Nefrología 2017-06-22 | doi: 10.1016/j.nefro.2017.04.004

Targeting of regulated necrosis in kidney disease


a Research Institute-Fundación Jiménez Díaz, Autónoma University, Madrid, Spain
b IRSIN, Madrid, Spain
c REDINREN, Madrid, Spain
E-mail: asanz@fjd.es
Resumen

La idea de que el término necrosis tubular aguda supone una denominación inapropiada se deriva de estudios morfológicos de necropsias humanas. La opinión generalizada ha sido que la necrosis representa una forma pasiva de muerte celular no regulada que no es susceptible de manipulación terapéutica. Los recientes avances han mejorado nuestra comprensión de la muerte celular en la lesión renal aguda. En primer lugar, la apoptosis origina una pérdida celular, pero no desencadena una respuesta inflamatoria. Sin embargo, los intentos rudimentarios de interferir en la apoptosis (p. ej., con determinados inhibidores de la caspasa) pueden desencadenar una necrosis y, por lo tanto, una lesión renal mediada por inflamación. En segundo lugar, y lo que es más revolucionario, ha surgido el concepto de necrosis regulada. Se han descrito varias modalidades de necrosis regulada como necroptosis, ferroptosis, piroptosis y necrosis regulada por transición de permeabilidad mitocondrial. De forma análoga a la apoptosis, la necrosis regulada se modula a través de moléculas específicas que actúan como dianas terapéuticas. Al contrario que la apoptosis, la necrosis regulada puede ser extremadamente proinflamatoria y, lo que es importante para el trasplante renal, inmunogénica. Además, la necrosis regulada puede desencadenar una necrosis sincronizada, en la que todas las células del interior de un túbulo concreto mueren de manera sincronizada. Revisaremos las diferentes modalidades de necrosis regulada, la evidencia de una función en las diversas formas de lesión renal y las nuevas oportunidades de intervención terapéutica.

Abstract

The term acute tubular necrosis was thought to represent a misnomer derived from morphological studies of human necropsies and necrosis was thought to represent an unregulated passive form of cell death which was not amenable to therapeutic manipulation. Recent advances have improved our understanding of cell death in acute kidney injury. First, apoptosis results in cell loss, but does not trigger an inflammatory response. However, clumsy attempts at interfering with apoptosis (e.g. certain caspase inhibitors) may trigger necrosis and, thus, inflammation-mediated kidney injury. Second, and most revolutionary, the concept of regulated necrosis emerged. Several modalities of regulated necrosis were described, such as necroptosis, ferroptosis, pyroptosis and mitochondria permeability transition regulated necrosis. Similar to apoptosis, regulated necrosis is modulated by specific molecules that behave as therapeutic targets. Contrary to apoptosis, regulated necrosis may be extremely pro-inflammatory and, importantly for kidney transplantation, immunogenic. Furthermore, regulated necrosis may trigger synchronized necrosis, in which all cells within a given tubule die in a synchronized manner. We now review the different modalities of regulated necrosis, the evidence for a role in diverse forms of kidney injury and the new opportunities for therapeutic intervention.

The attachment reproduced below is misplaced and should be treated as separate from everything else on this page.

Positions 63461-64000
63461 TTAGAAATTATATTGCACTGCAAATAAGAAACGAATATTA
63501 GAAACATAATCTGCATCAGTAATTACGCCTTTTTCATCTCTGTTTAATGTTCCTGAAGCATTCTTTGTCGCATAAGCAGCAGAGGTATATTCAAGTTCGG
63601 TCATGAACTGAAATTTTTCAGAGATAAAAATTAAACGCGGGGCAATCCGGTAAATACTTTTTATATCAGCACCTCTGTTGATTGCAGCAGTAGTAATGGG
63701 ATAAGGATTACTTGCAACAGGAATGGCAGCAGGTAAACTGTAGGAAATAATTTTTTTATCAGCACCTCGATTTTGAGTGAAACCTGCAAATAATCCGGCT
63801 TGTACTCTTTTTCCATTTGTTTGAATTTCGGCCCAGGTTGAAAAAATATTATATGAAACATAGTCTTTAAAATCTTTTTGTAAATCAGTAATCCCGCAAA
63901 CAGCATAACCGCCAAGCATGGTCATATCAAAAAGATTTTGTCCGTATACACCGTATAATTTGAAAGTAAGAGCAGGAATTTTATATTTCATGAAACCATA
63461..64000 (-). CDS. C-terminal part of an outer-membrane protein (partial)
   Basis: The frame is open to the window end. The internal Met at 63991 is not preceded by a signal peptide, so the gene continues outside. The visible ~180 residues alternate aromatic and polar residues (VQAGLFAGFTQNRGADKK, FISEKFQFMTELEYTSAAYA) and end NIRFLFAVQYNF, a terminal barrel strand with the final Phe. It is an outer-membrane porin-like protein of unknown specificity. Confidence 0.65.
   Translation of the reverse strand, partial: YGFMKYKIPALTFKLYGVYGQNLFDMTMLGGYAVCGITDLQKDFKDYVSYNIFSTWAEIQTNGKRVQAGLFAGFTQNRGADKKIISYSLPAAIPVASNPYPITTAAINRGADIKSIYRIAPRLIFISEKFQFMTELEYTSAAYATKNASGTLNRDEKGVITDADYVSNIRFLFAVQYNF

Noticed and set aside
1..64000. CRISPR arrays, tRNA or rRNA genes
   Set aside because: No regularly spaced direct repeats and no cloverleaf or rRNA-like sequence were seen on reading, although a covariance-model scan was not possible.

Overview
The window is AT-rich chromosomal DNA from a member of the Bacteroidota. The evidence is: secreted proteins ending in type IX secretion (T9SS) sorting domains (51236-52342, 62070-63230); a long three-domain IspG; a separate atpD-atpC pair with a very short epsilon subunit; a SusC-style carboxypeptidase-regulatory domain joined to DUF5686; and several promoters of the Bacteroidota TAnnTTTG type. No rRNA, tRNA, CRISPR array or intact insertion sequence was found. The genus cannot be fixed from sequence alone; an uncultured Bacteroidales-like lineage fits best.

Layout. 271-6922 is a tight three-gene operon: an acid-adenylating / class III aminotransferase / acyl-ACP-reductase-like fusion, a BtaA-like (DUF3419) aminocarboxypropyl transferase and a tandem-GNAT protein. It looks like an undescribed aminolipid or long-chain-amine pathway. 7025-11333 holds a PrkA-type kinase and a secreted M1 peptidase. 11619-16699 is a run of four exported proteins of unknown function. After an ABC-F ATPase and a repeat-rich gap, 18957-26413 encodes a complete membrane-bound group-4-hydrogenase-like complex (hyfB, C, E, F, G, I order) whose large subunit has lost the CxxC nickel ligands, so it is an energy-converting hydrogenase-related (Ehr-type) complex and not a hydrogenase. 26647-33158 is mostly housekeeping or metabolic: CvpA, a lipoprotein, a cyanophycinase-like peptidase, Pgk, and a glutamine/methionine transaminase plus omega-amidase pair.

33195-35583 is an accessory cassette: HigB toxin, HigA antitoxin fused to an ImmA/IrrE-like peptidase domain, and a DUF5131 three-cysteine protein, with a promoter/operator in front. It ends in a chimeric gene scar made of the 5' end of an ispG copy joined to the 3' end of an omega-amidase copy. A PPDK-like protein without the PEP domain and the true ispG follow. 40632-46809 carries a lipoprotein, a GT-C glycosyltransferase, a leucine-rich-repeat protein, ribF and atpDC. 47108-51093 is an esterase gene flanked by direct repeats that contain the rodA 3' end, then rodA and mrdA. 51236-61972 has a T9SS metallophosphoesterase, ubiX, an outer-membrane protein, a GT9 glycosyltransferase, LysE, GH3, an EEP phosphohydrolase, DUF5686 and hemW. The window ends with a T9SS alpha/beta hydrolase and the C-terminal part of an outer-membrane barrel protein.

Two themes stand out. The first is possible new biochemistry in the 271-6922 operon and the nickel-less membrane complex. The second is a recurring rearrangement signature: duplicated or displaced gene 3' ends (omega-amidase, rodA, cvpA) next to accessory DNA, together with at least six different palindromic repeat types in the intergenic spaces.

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Introduction

Acute kidney injury (AKI) is characterized by a rapid decline of renal function and its incidence is increasing.1 Causes of AKI include sepsis, ischemia-reperfusion injury, and nephrotoxic agents that induce diverse forms of kidney injury from direct tubular toxicity to crystal-induced kidney injury.2–4 Treatment of AKI is symptomatic and consists of replacement of renal function by dialysis if renal failure is severe. There is not established therapy to accelerate the recovery and attempts at preventing AKI are not universally effective.5 Despite the reversibility, at least partial, of the loss of renal function in most patients that survive, the mortality of AKI remains high (over 50%).6,7 Moreover, AKI episodes favor the progression of chronic kidney disease (CKD)8 and CKD is a risk factor for AKI.9

As CKD, AKI is characterized by loss of renal tubular cells. In fact, it has long been known that tubular cell death is the best histopathological correlate of renal dysfunction in AKI.10,11 In AKI, the initial wave of tubular cell death is followed by compensatory tubular cell proliferation leading to regeneration and by a second wave of cell death that adjusts final cell numbers. Inflammatory cell infiltration and mild fibrosis in a chronic phase are also features of AKI.12 Indeed, dying cells release inflammatory factors that amplify tissue injury. In this regard, targeting inflammatory mediators and receptors protects against ongoing kidney injury in experimental AKI.13–15 Several modalities of cell death have been recently described that are regulated in nature, i.e., requite the activation of specific molecular pathways and can be manipulated therapeutically by targeting these pathways.16 The cell death molecular pathways activated in AKI are still poorly characterized, as is unclear whether they are shared by diverse stimuli or by different time points during the evolution of AKI and CKD.16–18